Hopefully you read the entire poem (or re-read it if you are familiar with it). Critics continue to debate what it is about. Most contemporary scholars tend to view the work as some sort of feminist allegory concerning the unfair treatment women were subjected to in Victorian (and subsequent) society. Other modern critics read it as a (barely) disguised defense of homosexuality. Still other groups of readers have interpreted the poem as a critique of consumer culture and the ubiquity of advertisement, or a story about drug addiction, or an allegory of religious indoctrination. Perhaps it was a work by Rossetti about art itself which, evermore, seems to consist of pursuing sensuous ghosts into a pauper’s grave. All of those ideas are valid and correct, yet there is even more to the poem. As I mentioned, it was the favorite work of my (anguished) first lover back when I was a jejune teenager. When reading the poem it is hard for me not to think of her and her beautiful sister and wonder which was Laura and which was Lizzie. Yet beyond aching personal feelings (which a good poem should stir up) there is an overarching tale about humankind in this poem which is bigger than the individual strands of desire and gender and subversion.
The Goblin Market after all mirrors the story of the fall from Eden. There is tempting fruit and the (near fatal) consumption of the same. It is a shocking tale of being cursed by one’s own desires and appetites and then redeemed by love.
The world is a marketplace. There are always a troop of goblins trying to sell us something which is bad for us–whether it is toxic gender stereotypes, or poisonous religious doctrine, or addictive narcotics, or endless shoddy consumer goods. Celebrate National Poetry month by discarding some of the poisonous habits of thought you have picked up from the disfigured little merchants. Don’t accept fallacious ideas about yourself or what you want! If by some dread mischance you are languishing under someone else’s ideas or impositions you may need a dear friend to break the curse. That person might be a family member or a lover or a close friend, or it might be a strange unmarried Victorian poet who has been dead for more than a century but whose words live on as a glowing antidote to life’s poisoned fruit.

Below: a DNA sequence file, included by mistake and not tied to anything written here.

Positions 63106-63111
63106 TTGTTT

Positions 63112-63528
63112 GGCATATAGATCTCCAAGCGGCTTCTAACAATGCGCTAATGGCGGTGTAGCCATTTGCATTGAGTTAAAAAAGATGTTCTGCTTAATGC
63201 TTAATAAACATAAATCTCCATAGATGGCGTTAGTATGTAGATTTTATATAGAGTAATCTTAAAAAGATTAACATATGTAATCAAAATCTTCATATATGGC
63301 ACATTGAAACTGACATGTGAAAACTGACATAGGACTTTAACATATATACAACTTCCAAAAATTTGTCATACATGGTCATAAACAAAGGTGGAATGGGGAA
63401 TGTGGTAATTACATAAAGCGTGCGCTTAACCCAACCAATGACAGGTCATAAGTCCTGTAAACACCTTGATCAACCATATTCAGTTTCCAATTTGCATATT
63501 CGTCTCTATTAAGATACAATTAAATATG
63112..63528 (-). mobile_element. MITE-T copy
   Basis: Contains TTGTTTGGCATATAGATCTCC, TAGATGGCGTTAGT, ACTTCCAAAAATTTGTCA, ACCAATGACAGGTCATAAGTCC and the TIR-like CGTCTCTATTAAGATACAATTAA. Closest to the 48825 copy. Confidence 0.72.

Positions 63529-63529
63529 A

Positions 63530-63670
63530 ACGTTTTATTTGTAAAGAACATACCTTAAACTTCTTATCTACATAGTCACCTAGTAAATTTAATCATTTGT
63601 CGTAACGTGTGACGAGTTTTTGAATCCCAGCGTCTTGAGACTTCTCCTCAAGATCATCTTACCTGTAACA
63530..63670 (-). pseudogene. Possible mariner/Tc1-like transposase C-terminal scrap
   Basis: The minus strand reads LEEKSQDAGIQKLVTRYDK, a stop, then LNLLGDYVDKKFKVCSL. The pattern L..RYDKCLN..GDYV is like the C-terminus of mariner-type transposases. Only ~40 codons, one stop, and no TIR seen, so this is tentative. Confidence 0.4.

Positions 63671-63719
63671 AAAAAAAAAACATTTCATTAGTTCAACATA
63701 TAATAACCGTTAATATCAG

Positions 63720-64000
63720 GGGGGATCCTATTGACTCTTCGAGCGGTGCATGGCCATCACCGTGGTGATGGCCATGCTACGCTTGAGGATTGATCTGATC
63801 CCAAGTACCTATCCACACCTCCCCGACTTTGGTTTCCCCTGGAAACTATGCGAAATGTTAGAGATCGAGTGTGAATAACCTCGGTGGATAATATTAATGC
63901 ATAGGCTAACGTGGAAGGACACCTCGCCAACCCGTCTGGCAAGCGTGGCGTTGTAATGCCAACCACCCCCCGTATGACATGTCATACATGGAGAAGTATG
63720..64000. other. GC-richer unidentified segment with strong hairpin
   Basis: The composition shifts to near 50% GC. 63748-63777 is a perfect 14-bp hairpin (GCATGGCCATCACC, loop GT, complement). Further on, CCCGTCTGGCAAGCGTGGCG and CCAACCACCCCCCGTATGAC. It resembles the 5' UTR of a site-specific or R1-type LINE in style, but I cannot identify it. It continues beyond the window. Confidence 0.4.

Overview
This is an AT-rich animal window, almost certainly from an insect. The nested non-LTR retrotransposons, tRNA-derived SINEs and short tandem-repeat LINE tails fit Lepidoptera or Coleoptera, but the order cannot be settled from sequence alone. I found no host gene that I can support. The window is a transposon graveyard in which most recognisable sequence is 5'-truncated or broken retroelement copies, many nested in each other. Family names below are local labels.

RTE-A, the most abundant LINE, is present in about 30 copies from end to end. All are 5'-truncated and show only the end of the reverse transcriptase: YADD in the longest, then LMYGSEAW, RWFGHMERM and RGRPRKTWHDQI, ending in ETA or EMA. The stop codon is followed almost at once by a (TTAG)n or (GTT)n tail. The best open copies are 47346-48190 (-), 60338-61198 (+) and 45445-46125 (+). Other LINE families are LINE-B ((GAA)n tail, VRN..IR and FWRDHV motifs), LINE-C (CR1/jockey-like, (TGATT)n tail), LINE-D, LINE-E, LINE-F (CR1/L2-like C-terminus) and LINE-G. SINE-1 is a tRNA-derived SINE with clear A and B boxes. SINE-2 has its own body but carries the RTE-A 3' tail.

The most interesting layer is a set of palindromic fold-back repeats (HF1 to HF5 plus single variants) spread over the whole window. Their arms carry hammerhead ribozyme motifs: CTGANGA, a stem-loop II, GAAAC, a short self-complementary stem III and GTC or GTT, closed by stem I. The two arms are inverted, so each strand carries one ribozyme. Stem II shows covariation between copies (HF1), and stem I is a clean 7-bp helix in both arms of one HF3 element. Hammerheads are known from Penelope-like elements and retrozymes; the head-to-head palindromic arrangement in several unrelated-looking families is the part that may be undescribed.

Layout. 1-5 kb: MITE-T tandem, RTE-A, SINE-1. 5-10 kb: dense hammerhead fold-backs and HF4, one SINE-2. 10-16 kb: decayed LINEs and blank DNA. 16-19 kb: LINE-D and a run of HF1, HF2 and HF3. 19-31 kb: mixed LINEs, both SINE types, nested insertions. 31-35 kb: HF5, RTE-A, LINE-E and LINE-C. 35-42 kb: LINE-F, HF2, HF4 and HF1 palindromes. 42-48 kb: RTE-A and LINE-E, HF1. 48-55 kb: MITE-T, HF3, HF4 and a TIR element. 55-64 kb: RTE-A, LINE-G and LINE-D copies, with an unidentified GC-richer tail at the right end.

[A Side Note: Rossetti’s religious poetry won her high esteem from the Church of England. She is enshrined in the Episcopalian liturgical calendar with a feast day—today in fact, April 27th.]
It’s the final day of Furry Mammal Herbivore week which has so far featured two different lagomorphs, one rodent, and the enigmatic hyrax. To mix things up a bit we are ending with a marsupial–the stolid wombat. The wombat’s unusual moniker comes from the Eora language which was spoken by the Aboriginal people who originally inhabited the Sidney area. There are three species of wombats and all are powerful burrowing herbivores which are active mostly at twilight and at night. Wombats are marsupials but the openings of their pouches face backwards to prevent dirt from getting inside as they dig. Although wombats are not often seen, their presence can be identified by the many burrows which they excavate and by their distinctive cubic scat which looks like bouillon cubes (you’ll have to look it up on your own).
Wombats are larger than this week’s other herbivores, reaching nearly a meter (3 feet) in length. Although they are preyed on by dingos and Tasmanian Devils, their large muscles and heavy claws give them some protection (as does their tailless haunch which is composed largely of dense cartilage). A predator following a wombat into a burrow is confronted not only with the shield-like flesh of their rear-quarters but also with fearsome donkey kicks from their powerful back legs. Wombats are never far from their burrows since they construct up to 12 at various spots around their territory. Even if they are related to the dimwitted koalas, wombats are said to have a more complicated brain than other marsupials (although their intelligence in no way approaches that of the brilliant monotreme echidna) and they often surprise trappers and zoologists with their clever evasive thinking. Additionally, when hard pressed, they can run 100 meters in less than 10 seconds—impressive when one learns the human world record is 9.58 seconds.